“Learn about resources and share them with community members”
“Wanting to advance business scale and get products out to the masses”
“Want to get info to farmers interested in selling to schools”
These are just a few of the reasons approximately 20 farmers, University of Georgia extension agents, and Farm Bureau representatives joined Georgia Organics and the National Farmers Union for a half day “Selling to Schools” workshop in Rockdale County. The workshop took place on March 23 and is the third workshop in a series of “Selling to Schools” workshops taking place throughout the state.
“Farmers and school nutrition directors work incredibly hard to help get fresh produce to students. Giving a space for them to talk and work together is great for the schools, the farms, and most importantly the kids,” said Billy Mitchell of the National Farmers Union.
The “Selling to Schools” workshops are designed to assist farmers in increasing their sales to local school districts and increase overall school district procurement from local farmers. The workshop covered several topics for farmers including
- a Georgia Organics overview
- good agricultural practices
- food safety tips
- USDA Organic Certification
- water and soil testing
- basic record keeping
All attendees were entered into a prize drawing to win a SantiDate, Utilatub, Georgia Organics branded swag!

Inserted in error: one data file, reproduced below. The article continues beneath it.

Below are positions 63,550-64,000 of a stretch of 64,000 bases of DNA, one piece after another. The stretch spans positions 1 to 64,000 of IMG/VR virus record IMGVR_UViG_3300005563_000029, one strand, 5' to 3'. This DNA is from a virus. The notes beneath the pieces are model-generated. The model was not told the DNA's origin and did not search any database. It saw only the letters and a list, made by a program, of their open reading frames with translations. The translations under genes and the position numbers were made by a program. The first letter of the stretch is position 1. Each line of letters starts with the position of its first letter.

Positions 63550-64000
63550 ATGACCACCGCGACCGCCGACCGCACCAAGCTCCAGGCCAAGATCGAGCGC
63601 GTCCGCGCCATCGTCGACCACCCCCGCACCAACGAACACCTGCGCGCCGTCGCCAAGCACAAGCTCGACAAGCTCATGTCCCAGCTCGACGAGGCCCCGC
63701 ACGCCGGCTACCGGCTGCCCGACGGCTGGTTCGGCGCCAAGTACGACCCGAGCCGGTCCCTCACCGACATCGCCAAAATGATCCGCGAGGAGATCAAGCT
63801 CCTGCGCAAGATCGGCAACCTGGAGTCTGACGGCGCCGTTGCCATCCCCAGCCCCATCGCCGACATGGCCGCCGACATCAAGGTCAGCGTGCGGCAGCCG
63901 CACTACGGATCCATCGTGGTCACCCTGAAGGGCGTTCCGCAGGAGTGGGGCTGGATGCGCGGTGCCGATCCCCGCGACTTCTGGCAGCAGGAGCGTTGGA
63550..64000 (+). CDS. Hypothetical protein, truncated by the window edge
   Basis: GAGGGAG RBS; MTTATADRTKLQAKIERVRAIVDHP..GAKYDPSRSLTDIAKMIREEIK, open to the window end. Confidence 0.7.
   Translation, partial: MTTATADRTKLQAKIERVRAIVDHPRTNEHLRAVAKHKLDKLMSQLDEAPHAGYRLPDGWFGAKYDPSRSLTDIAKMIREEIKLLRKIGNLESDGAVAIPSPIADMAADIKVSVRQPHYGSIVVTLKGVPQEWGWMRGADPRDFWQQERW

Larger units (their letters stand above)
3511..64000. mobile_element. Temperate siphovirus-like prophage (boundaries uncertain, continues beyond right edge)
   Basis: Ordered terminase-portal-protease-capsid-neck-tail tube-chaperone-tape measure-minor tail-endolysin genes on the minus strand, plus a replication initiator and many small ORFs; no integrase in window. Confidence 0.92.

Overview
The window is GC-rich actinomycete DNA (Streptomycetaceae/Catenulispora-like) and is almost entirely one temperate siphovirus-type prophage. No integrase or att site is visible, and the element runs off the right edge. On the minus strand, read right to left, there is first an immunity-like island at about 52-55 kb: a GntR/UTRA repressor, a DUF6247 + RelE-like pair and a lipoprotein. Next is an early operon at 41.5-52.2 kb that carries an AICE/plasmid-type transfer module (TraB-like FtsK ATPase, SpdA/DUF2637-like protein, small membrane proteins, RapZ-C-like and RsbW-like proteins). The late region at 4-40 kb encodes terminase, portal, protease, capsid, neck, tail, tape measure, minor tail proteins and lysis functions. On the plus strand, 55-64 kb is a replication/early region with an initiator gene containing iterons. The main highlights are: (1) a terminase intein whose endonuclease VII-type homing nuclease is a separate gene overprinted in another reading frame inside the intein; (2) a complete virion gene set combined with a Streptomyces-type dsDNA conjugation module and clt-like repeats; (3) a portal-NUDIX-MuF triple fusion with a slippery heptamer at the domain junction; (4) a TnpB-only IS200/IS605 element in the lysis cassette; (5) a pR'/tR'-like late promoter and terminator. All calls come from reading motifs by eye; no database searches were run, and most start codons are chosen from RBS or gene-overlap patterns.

“The workshop was very productive and informative,” said Robert Compabell, a Georgia Organics Farmer Member from LOAF Aquaponics. “I’m very excited. I think this workshop just may have opened up the floodgates for us!”
Jody Kauffman of Jody’s Farm agreed with Campbell, “I learned a lot and it was nice to polish up on my food safety practices.”
Following the question and answer based presentations, attendees participated in a Q&A lunch with School Nutrition staff from both Rockdale County Schools and Gwinnett County Schools and a purchaser from Carver’s Produce. During the discussion, the buyers discussed what items they are interested in buying, micro purchasing requirements, and procedure for procuring locally. Farmers were able to share what they grow and challenges they experience when selling to districts and distributors.
“I think this [workshop] is important because we have tight purchasing processes,” said Coordinator of Nutrition Support and Procurement at Gwinnett County Public Schools Taylor Blake. “Farmers need to understand the nuance of our requirements to be successful selling to us.”
Both workshop participants and purchasers were given the contact information for everyone in the room. Attendees will be able to use this information to further grow their grower/seller relationships.
Georgia Organics will continue hosting “Selling to Schools” workshops throughout the year. The next workshop will take place May 30 in Carrollton. Click HERE to register and learn more. Workshops are FREE!